CHANCES are you know who Jim Paredes of the Apo Hiking Society fame is. You probably also know Paulynn Paredes-Sicam, columnist for the Today newspaper; Jesse Paredes, columnist for the Times; and Ducky Paredes, columnist for the Malaya. All of them are well-known (and deservedly so) for their patriotism, professionalism and integrity. However, only a dwindling number of Filipinos still recall their ancestor, Quintin Paredes (1884-1973). He was a lawyer and a remarkable sort of man; a politician of principles-whether as member of the Cabinet, assemblyman, Philippine Resident Commissioner to Washington, or senator. In his day, he was the most famous son of Abra. Today, the majority of Filipinos may not know who he was, but his descendants continue to demonstrate the kind of independence of mind he was known for.
Quintin Paredes comes to mind because of a book I recently read-“Escape to Manila,” by Frank Ephraim. The book points out an inspiring example of Filipinos speaking out against Jewish persecution.
On Nov. 9, 1938, the Nazis unleashed what came to be known as Kristallnacht, or the Night of Broken Glass, in response to the assassination of the third secretary of the German Embassy in Paris by a Jewish student. As the Simon Weisenthal Center describes the event, “Reinhard Heydrich (the head of the Reich Main Security Office which oversaw the Gestapo, police and SD operations) sent a secret telegram at 1:20 a.m., November 10, 1938 to ‘all headquarters and stations of the State Police; all districts and sub-districts of the SD.’ He gave instructions for the immediate coordination of police and political activities in inciting the riots throughout Germany and Austria. ‘The demonstrations are not to be prevented by the police,’ he ordered, rather, the police are ‘only to supervise the observance of the guidelines.’
“The result of this policy was the first violent pogrom (riot) on Western European soil in hundreds of years. 36 Jews were killed (some authorities have this figure as high as 91); 30,000 more were deported to concentration camps; 267 synagogues were burned and over 7,000 Jewish shops, businesses and homes were vandalized and ransacked.
“Immediately after Kristallnacht, a fine of one billion marks was levied, not upon the criminals, but upon the victims, the Jewish community of Germany. Along with the fine came a decision, taken in a conference of Nazi leaders on November 12, 1938, to ‘Aryanize the German economy, to get the Jew out….’ Nazi policy had now moved into the overt destruction of all Jewish life in the Third Reich.”
Worldwide, people reacted with horror and outrage to Kristallnacht, causing Hitler to order the suspension of such obvious acts of aggression against the Jews. Among the people inspired to protest against the Nazi actions was Quintin Paredes, then an assemblyman and majority floor leader, who led a public protest against the Nazi persecutions. Together with other civic leaders and with the support of a rather large crowd, he delivered speeches to the extent that the German consulate in Manila was quite irritated.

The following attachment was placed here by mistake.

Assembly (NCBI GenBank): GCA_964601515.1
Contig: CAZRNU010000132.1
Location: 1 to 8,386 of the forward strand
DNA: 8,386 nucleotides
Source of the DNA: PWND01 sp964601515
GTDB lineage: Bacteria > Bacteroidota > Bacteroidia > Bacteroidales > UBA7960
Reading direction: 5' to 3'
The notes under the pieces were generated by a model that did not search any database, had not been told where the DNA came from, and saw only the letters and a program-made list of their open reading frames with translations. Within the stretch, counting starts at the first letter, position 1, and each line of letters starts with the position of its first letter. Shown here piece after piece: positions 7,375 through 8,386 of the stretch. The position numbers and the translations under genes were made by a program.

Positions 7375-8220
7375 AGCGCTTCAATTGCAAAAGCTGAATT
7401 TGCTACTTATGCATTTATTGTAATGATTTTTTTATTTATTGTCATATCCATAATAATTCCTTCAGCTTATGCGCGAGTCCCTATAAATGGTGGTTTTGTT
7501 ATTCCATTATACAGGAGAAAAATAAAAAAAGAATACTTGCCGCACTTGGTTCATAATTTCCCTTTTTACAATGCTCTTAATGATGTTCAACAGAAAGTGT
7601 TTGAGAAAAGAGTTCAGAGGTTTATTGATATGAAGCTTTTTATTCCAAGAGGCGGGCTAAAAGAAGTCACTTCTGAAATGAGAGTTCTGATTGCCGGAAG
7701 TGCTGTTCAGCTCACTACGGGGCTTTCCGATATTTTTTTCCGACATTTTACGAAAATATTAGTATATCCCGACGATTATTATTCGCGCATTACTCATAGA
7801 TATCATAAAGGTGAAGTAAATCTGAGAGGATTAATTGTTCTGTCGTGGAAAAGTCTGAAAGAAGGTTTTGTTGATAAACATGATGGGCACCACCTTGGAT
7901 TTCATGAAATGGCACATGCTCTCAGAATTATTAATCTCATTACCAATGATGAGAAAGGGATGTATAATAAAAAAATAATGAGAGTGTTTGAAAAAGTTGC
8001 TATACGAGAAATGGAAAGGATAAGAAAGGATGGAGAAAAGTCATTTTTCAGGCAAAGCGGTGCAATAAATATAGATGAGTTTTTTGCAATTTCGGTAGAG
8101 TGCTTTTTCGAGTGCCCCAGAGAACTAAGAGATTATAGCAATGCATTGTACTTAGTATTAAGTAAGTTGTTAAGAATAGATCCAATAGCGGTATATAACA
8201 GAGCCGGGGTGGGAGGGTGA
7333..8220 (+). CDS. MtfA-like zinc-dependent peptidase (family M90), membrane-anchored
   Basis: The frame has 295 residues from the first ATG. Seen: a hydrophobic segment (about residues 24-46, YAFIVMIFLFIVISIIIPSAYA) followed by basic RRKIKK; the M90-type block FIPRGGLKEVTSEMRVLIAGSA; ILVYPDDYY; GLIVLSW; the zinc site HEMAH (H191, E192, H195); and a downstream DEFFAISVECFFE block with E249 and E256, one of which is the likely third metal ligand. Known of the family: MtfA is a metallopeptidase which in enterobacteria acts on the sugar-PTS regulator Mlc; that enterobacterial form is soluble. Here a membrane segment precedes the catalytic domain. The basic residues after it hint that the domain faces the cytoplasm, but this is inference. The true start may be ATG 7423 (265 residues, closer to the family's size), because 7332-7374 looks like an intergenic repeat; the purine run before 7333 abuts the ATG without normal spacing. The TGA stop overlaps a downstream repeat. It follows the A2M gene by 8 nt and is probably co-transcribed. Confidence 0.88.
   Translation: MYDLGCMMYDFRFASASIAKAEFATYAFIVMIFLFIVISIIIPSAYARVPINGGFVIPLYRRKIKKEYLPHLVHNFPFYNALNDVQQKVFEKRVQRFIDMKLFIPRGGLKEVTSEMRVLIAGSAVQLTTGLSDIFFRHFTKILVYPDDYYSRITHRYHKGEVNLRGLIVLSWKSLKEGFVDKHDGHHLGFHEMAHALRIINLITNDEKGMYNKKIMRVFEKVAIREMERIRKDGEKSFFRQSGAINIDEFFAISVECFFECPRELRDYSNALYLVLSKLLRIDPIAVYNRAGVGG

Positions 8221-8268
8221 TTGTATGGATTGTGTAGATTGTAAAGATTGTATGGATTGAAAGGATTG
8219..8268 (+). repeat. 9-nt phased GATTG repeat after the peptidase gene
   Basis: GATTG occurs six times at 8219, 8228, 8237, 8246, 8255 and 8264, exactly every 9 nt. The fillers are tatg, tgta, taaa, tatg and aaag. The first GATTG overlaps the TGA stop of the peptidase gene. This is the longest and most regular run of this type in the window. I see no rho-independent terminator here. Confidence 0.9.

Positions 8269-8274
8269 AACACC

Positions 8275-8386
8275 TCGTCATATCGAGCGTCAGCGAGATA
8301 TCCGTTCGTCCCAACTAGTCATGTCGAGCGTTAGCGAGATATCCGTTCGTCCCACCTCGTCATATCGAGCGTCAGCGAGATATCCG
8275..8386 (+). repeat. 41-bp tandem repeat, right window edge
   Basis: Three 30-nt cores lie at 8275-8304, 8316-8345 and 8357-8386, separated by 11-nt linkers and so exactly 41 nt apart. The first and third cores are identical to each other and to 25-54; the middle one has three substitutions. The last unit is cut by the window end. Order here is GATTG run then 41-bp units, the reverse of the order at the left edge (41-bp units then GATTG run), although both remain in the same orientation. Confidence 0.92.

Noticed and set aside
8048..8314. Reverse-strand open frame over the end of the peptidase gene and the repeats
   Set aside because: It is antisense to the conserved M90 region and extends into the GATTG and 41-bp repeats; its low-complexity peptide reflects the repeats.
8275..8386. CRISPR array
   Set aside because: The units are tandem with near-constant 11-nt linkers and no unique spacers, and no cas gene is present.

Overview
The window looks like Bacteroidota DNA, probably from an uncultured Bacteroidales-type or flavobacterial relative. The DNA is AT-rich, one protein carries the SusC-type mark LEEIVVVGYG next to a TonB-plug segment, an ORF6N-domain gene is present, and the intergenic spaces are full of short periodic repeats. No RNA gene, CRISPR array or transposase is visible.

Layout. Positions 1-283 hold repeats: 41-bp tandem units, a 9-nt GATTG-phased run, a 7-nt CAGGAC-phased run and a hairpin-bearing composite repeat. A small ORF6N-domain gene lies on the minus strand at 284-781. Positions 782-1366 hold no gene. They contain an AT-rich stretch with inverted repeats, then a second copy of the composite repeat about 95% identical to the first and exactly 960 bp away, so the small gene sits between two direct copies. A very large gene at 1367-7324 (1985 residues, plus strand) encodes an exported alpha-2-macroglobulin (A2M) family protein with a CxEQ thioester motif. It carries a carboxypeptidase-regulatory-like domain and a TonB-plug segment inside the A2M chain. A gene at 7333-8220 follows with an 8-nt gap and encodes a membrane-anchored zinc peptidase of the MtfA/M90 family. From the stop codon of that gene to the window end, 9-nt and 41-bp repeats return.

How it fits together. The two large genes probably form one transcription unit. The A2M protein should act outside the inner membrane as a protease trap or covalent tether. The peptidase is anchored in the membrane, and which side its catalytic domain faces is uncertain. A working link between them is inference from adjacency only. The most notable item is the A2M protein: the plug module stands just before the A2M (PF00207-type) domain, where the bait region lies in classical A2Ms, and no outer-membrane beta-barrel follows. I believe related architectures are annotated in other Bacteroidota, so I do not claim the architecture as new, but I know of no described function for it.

A decade before, in the 1920s, Filipino businessmen and politicians rallied around Tan Malaka, an Indonesian communist whom the Dutch colonial authorities wanted the American colonial authorities to expel from the Philippines. And decades later, of course, Filipinos from all walks of life rallied and petitioned in defense of Vietnamese refugees, as well as Burmese and Malaysian dissidents. We have a long and rather touching history of rallying in defense of oppressed peoples.
Filipinos like Quintin Paredes would later put deeds into their denunciation of Nazi persecution by welcoming Jewish refugees to the Philippines at a time when other nations had slammed their doors shut to Jewish refugees from Germany and Austria. Indeed, it became Philippine government policy-after the lobbying efforts of two Jewish brothers, the Frieders, who had commercial interests in Manila; and sympathetic American officials who didn’t agree with the refusal of the United States to accept Jewish refugees-to allow the immigration of Jews into the country. The Philippines was prepared to accept 10,000 Jews a year for a certain number of years. As things turned out, with World War II about to break out in Europe, only 1,200 Jews made it to Manila.
It is the story of those Jewish refugees that Ephraim set out to tell in “Escape to Manila.” It is a heartwarming story, in many respects, because of the way Filipinos, Americans, Jews and others, set out to give refuge to the Jews fleeing from the persecution in Europe. It is a story few people know about; but now that the story has been published, it is one we, Filipinos, should be familiar with. At a time when we always seem at a loss when it comes to things to be proud of in our past, this is as good an example as any.
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“Escape to Manila” was published by the University of Illinois Press in 2003, and launched at the Philippine Embassy in Washington, D.C. It’s not in the bookstores here yet, but you can order it from Powerbooks or A Different Bookstore. More information on the book can be found at http://www.press.uillinois.edu/f03/ephraim.html.